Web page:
Most of the evils that afflict society have had their origin in violence and wrong, enacted into law by the experience of the past, and retained by the prejudices of the present.

Had the New World been peopled anterior to the moral earthquake of the Reformation, which shattered the time-consecrated formulas of religious ideas, and broke up the prevailing notions as to individual rights and duties, it would have been necessary to demolish the old before testing the new.

It was indispensable that the invention of the mariner's compass should precede the adventurous age, whose spirit led Columbis to brave the perils of an unknown and shorless waste of waters.

The mission of the homeless Nazarine, with his teaching from the manger to the cross, were, by reason of persecutions by the civil authorities, borne by His faithful disciples, as living witnesses, to the heart of the Roman empire; spread thence through the German forests of our Saxon ancestry, to be by them transplanted to their new homes in the British Isle, where the seeds of the new religion might germinate and ripen for its harvest home in the New World.

With the shadows of these mighty events hovering around us, we come on this anniversary of the nation's birth to dedicated this monument to the heroic dead, and lay on votive offerings upon their hallowed dust.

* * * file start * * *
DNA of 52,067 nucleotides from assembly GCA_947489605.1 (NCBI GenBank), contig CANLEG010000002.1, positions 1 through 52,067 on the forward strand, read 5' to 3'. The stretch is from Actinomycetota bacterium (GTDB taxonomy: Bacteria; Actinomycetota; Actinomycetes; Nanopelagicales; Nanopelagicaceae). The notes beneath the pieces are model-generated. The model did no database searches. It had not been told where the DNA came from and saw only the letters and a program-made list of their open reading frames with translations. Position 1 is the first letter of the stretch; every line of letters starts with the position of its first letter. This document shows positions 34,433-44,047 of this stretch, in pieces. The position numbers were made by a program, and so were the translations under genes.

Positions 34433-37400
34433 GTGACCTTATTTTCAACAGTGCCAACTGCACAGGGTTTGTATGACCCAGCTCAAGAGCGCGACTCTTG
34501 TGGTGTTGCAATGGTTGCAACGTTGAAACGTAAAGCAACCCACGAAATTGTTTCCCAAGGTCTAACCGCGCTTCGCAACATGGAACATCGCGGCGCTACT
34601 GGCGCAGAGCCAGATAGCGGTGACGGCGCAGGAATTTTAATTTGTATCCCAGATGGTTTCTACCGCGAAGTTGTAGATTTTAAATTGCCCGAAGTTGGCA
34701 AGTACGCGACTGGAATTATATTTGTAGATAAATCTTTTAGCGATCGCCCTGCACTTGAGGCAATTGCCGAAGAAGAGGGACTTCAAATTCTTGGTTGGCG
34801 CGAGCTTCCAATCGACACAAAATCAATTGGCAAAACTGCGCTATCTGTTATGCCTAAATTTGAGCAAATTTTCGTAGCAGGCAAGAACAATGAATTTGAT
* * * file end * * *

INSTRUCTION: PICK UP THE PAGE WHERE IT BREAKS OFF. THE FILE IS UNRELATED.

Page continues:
Not that blocks of stone or tablets of brass are necessary to perpetuate their memories. They live in the affections of the present, and will live in the gratitude of all time. Their tombs are the hearts of the great and the good, their monuments the granite hills of a nation rejoicing in freedom. Though wrapped in the shroud they are not dead. To live in the kindly remembrance of those who come after us, is not to die.

The period of existence allotted to each individual in this world's pilgrimage, is at best but a fleeting shadow on the dial-plate of time:

'Tis the wink of an eye, 'tis the draught of a breath,
From the blossom of health to the paleness of death.
Not days, nor years, but heroic trials, brave deeds, and deep feelings make up the calendar of life. He lives longest who lives most for his country and his race.
Whether on the scaffold high,
Or in the army's van,
The fittest place for man to die,
Is where he dies for man.
As we bedew the grass-grown mounds of our country's fallen heroes with affection's holiest tears, we do it in doubt whether most to mourn or rejoice at their fate. For
If there be on this earthly spehere,
A boom, an offering, Heaven holds dear,
'Tis the last libation liberty draws
From the heart that bleeds and breaks in her cause.
Over the Marathons and through the Thermopylaes of the world's history, nation's [sic} have achieved a more glorious mission and the race better development.